August 19, 2022

Projections August 2022

Inflation is affecting more and more people, economic growth decreases

Press release
The Dutch economy has emerged strongly from the coronavirus crisis, but the momentum is now starting to swing the other way. Increasing numbers of households are feeling the negative financial impact of high inflation, which is expected to bring consumption growth to a grinding halt, in the coming quarters. This is shown by the projections in the concept version of the Macro Economic Outlook (cMEV) published by CPB Netherlands Bureau for Economic Policy Analysis. CPB Director Pieter Hasekamp: ‘Households are feeling the impact of high inflation and this will have repercussions for the economy. There is a growing number of people already struggling to make ends meet and for whom the energy bill is threatening to become unaffordable.’
Projections August 2022

These projections form the starting point for the Dutch Cabinet’s final decision-making process regarding next year's budget. On 'Prinsjesdag' (i.e. the day of the King's Speech which includes the main elements of the government budget for the coming year, this year on 20 September), CPB will publish the definitive version of the Macro Economic Outlook (MEV), which also incorporates these latest decisions.

Purchasing power greatly reduced, while poverty increases

Wage increases are lagging behind the high rate of inflation, which is reducing average purchasing power by 6.8% in 2022.  In addition, there is inflation-related inequality: the lower the income, the greater the financial burden of inflation. Standard purchasing power is based on average inflation and, therefore, does not take into account these kinds of differences between households.

This is the first year that CPB’s projections include poverty development. Poverty is increasing, as inflation means that people need more and more money to meet their basic needs, while income levels are rising only slightly. As a result, the percentage of people suffering from poverty will increase to 7.6% in 2023, and for children this is even 9.5%. As is the case with purchasing power, these figures are an underestimation of the actual problems.

  2020 2021 2022 2023
Economic growth slows down after strong recovery (gdp, growth %) -3.9 4.9 4.6 1.1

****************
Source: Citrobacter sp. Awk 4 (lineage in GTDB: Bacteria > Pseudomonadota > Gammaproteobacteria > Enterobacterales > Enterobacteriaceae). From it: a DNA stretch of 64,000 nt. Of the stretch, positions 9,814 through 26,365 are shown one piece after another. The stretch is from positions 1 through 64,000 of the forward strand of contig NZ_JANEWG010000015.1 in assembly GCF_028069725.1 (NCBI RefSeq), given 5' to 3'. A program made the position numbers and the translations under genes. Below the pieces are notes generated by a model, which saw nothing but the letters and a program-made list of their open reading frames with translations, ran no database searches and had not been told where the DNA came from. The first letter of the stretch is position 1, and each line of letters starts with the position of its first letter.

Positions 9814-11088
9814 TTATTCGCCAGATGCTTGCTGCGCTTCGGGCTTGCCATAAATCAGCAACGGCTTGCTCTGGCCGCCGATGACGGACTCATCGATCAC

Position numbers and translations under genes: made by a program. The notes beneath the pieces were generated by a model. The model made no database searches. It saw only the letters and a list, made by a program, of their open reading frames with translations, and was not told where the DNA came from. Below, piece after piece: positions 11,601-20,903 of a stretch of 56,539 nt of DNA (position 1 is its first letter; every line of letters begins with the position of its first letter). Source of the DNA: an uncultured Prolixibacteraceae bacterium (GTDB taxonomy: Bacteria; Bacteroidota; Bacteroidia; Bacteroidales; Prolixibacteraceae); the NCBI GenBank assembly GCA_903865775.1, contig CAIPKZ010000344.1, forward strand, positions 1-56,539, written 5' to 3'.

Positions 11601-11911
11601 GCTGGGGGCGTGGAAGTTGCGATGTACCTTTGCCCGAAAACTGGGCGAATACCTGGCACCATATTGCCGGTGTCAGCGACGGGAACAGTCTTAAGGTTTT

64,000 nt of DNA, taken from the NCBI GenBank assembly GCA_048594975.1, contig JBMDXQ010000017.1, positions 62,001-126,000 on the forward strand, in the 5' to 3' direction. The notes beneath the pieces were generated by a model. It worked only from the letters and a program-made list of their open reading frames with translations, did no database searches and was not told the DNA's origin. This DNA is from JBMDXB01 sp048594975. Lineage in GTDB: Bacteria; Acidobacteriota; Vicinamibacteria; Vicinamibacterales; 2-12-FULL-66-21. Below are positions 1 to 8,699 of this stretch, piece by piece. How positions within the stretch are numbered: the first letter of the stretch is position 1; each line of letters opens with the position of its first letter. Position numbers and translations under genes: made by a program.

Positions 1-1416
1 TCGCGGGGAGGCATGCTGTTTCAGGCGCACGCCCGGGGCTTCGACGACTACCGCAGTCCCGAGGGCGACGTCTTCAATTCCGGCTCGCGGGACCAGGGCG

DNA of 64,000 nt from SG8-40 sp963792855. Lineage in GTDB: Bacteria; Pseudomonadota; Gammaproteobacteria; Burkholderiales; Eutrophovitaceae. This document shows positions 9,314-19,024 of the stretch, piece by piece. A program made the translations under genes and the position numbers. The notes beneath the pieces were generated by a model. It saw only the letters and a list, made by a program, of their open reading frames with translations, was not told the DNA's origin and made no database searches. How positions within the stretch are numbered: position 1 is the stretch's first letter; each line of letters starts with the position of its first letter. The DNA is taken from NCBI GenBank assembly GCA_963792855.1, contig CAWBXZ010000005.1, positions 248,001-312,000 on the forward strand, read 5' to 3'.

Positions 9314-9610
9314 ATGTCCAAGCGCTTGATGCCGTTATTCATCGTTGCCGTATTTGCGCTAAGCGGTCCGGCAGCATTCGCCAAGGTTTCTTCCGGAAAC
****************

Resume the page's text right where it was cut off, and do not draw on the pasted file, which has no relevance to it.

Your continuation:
Labor market remains tight (unemployment, % labour force) 4.9 4.2 3.4 3.9
Energy prices cause high inflation (cpi, %) 1.3 2.7 9.9 4.3
Static purchasing power reduces greatly (%) 2.5 0.3 -6.8 0.6
Temporary factors improve government deficit (% gdp) -3.7 -2.6 -0.9 -1.1

Read more (extended explanation, main economic indicators, purchasing power).

Contacts

Table 'Main economic indicators', 2020-2023, August 2022

International items
  2020 2021 2022 2023
Relevant world trade volume goods and services (%) -9.1 8.4 4.9 2.9
Export price competitors (goods and services, non-commodities, %) 0.3 6.1 9.7 3.2
Crude oil price (dollar per barrel) 41.8 70.7 105.3 89.7
Exchange rate (dollar per euro) 1.14 1.18 1.06 1.02
Long-term interest rate the Netherlands (level in %) -0.4 -0.3 1.1 1.6
GDP and demand (volume)
  2020 2021 2022 2023
Gross domestic product (GDP, economic growth, %) -3.9 4.9 4.6 1.1
Household consumption (%) -6.4 3.6 5.7 -0.3
Government consumption (%) 1.6 5.2 1.6 3.2
Capital formation including changes in stock (%) -6.3 2.9 2.6 0.8
Exports of goods and services (%) -4.3 5.2 4.0 3.2
Imports of goods and services (%) -4.8 4.0 2.8 3.2

Prices, wages, purchasing power and poverty
  2020 2021 2022 2023
Price gross domestic product (%) 1.9 2.5 4.2 5.4
Export price goods and services (%) -2.9 8.3 16.6 2.9
Import price goods and services (%) -3.6 10.2 22.1 2.6
Inflation, national consumer price index (CPI, %) 1.3 2.7 9.9 4.3
Inflation, harmonised index of consumer prices (HICP, %) 1.1 2.8 11.4 4.3
Compensation per hour private sector (%) (a) 7.9 0.1 2.4 4.3
Wages as determined in collective labour agreements, private sector (%) 2.8 2.2 2.9 3.4
Purchasing power, static, median all households (%) 2.5 0.3 -6.8 0.6
People in poverty (level in %)(b)   5.7 6.7 7.6
Labour market
  2020 2021 2022 2023
Labour force (%) 0.4 0.9 1.7 1.4
Active labour force (%) 0.0 1.5 2.5 0.9
Unemployment (in thousands of persons) 465 408 340 390
Unemployed rate (% of the labour force) 4.9 4.2 3.4 3.9
Employment (hours, %) -2.8 3.3 5.2 0.4
Other items
  2020 2021 2022 2023
Labour share in enterprise income (level in %) 76.3 74.5 75.0 73.8
Labour productivity private sector (per hour, %) -1.5 2.5 -0.4 0.8
Private savings (% of disposable household income) 12.8 11.5 6.1 4.8
Current-account balance (level in % GDP) 7.1 9.0 7.2 7.4
Public sector
  2020 2021 2022 2023
General government financial balance (% GDP) -3.7 -2.6 -0.9 -1.1
Gross debt general government (% GDP) 54.7 52.4 48.8 47.1
Taxes and social security contributions (% GDP) 39.9 39.7 39.2 38.4
Gross government expenditure (% GDP) 48.2 47.0 45.6 44.4

(a) The NOW wage cost subsidy, and the continuity contribution to health care, have an upward effect on the wage mutation in 2020 of 3.3%-points and a downward effect of 2.0%-points in 2021 and 1.2%-points in 2022.

(b) The ratio of the number of persons in households below the poverty line and the total number of persons. The modest-but-adequate budget of the Social and Cultural Planning Office has been used as the poverty line.